Early Summer Morning Mile

a poem by Pat Kelbaugh, USA

World and national events darkening my mood.
Never-ending obligations deadening my spirit.
I need to get away, if only out the door for a walk.
Which I haven’t done in too long.
Hat blowing off my head.
I smile.

Dishes in the sink; chores,
yet undone, whining, petulant.
Lawn, too long.
My mile
of egrets flying, sun still low in the east.
Shadows of newly-leafed-out trees,
Harsh, made softer, in early seabreeze.

Last year’s blonde beach grass,
Elbowed aside by this year’s green.
Quick! Call an artist
to oilpaint one more saltmarsh scene.
The little brook, no longer frozen, bubbles
with last week’s rain, over rocks, shady little brook.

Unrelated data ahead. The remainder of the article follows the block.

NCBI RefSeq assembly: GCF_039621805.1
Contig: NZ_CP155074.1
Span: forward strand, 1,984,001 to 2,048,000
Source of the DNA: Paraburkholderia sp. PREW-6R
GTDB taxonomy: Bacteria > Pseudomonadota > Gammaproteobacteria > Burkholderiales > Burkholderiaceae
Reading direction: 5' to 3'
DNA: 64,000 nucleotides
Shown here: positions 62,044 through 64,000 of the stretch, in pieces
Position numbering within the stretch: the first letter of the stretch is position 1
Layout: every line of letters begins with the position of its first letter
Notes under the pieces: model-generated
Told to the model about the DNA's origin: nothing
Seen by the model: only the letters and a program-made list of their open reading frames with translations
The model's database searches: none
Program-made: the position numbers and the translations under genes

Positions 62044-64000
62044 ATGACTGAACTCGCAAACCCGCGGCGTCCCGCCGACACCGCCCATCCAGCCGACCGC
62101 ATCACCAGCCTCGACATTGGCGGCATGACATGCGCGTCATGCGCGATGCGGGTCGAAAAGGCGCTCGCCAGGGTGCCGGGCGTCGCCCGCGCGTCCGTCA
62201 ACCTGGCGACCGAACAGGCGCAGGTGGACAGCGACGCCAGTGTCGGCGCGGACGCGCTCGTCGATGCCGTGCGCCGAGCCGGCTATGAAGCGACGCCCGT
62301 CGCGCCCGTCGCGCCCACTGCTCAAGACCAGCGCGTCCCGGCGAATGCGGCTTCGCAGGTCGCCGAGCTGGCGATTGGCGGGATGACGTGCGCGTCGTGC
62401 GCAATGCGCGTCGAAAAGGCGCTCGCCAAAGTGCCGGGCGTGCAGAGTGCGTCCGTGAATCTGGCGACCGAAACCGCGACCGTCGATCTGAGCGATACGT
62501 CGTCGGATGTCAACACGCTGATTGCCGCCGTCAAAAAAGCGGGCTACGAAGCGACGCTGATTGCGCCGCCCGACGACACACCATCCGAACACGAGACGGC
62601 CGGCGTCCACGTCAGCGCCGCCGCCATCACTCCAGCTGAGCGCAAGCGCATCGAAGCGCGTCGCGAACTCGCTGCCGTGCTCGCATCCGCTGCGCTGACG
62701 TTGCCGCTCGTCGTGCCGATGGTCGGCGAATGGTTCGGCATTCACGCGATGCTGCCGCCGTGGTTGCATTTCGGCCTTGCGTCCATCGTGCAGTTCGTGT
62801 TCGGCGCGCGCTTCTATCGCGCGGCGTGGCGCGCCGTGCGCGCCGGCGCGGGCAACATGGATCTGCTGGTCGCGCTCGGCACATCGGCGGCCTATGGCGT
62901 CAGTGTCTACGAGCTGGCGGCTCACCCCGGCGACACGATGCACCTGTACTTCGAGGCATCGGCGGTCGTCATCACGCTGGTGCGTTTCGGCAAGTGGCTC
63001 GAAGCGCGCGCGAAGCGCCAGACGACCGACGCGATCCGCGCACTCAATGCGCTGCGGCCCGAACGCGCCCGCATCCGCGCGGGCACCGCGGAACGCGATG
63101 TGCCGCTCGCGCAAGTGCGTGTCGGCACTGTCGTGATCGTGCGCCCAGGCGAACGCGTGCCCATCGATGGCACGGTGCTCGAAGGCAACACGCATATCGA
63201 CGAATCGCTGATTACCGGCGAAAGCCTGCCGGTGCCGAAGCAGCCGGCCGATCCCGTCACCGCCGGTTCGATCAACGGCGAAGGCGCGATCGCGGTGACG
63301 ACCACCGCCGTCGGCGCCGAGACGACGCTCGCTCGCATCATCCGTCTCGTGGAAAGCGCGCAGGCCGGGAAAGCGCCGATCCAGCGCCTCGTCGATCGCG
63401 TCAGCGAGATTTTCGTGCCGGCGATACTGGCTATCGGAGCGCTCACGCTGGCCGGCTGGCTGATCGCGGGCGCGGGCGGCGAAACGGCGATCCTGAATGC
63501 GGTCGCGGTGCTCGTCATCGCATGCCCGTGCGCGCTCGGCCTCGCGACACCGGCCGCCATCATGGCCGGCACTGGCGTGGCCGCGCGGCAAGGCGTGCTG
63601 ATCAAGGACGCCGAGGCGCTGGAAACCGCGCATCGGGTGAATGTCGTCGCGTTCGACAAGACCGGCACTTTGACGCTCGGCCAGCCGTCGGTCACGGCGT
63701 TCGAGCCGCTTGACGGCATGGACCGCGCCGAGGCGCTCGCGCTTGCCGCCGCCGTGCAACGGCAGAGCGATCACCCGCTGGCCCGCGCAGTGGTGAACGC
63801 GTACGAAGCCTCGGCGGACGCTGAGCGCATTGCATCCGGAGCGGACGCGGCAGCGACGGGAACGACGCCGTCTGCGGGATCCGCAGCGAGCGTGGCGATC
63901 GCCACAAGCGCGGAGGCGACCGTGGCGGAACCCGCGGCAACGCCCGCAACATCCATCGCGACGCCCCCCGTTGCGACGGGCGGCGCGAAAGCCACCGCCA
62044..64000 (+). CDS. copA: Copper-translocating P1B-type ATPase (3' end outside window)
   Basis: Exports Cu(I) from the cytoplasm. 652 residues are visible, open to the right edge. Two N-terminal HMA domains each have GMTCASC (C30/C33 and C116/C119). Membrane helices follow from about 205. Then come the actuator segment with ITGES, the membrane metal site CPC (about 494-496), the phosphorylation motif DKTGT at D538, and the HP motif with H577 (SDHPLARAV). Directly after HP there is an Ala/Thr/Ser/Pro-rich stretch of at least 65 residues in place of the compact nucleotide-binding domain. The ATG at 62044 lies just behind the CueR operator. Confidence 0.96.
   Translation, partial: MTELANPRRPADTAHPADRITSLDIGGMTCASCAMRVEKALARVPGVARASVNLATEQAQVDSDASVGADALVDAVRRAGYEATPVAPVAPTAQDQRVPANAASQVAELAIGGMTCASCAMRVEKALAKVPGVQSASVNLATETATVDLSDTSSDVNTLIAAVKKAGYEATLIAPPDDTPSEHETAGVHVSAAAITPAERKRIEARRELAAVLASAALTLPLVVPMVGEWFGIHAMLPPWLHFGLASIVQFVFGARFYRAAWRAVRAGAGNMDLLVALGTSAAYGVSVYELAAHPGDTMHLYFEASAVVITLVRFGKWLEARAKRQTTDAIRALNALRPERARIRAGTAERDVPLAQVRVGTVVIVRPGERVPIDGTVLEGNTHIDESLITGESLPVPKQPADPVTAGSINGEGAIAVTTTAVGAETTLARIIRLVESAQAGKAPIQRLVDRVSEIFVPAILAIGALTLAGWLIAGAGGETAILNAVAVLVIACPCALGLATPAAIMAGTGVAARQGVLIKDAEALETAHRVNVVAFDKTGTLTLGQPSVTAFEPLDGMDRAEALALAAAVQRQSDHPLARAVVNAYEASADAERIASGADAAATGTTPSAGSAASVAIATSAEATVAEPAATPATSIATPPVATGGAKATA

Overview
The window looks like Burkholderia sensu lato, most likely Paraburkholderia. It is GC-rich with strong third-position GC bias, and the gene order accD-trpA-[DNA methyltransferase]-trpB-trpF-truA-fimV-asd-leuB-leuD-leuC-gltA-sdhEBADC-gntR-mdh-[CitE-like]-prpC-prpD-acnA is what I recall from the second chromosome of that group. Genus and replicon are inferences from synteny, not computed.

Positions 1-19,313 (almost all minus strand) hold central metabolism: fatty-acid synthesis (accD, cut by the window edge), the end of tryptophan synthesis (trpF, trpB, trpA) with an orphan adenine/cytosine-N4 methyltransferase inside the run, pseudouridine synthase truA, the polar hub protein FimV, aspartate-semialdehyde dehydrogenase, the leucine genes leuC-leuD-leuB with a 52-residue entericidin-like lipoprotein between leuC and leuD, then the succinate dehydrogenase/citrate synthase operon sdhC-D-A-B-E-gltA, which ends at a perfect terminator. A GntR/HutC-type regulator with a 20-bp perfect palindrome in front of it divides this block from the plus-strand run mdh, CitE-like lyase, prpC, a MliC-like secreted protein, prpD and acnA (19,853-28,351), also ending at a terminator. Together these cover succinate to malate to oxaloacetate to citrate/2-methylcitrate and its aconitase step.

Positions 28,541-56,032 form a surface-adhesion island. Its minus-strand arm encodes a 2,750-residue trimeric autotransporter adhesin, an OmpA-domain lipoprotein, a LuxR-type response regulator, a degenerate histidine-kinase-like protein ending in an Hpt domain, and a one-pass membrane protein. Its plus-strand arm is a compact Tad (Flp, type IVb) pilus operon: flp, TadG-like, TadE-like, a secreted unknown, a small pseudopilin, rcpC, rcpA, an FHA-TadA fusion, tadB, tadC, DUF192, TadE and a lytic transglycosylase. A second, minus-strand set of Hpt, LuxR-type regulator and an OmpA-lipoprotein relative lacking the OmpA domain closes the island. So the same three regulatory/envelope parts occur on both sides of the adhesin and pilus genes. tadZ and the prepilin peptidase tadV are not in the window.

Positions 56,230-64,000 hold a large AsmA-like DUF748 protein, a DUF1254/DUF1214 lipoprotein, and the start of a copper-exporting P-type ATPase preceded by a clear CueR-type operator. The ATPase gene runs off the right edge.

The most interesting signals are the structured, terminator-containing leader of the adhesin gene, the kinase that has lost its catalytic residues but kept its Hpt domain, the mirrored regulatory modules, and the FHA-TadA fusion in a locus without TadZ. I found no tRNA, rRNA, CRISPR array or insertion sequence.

Newly emergent ferns.
I throw in a pebble,
and make a wish,
and say a prayer.

And sigh.

I turn around to go back, cross the street, and see
skunk cabbage and poison ivy, spreading their leaves
to try to cover
bottles and trash launched from cars
by passing drunks
at night.

Wildflowers,
wildflowers,
wildflowers.

My refuge, still. My escape,
until I can know for sure,
at last,
whether Dreamtime is real.

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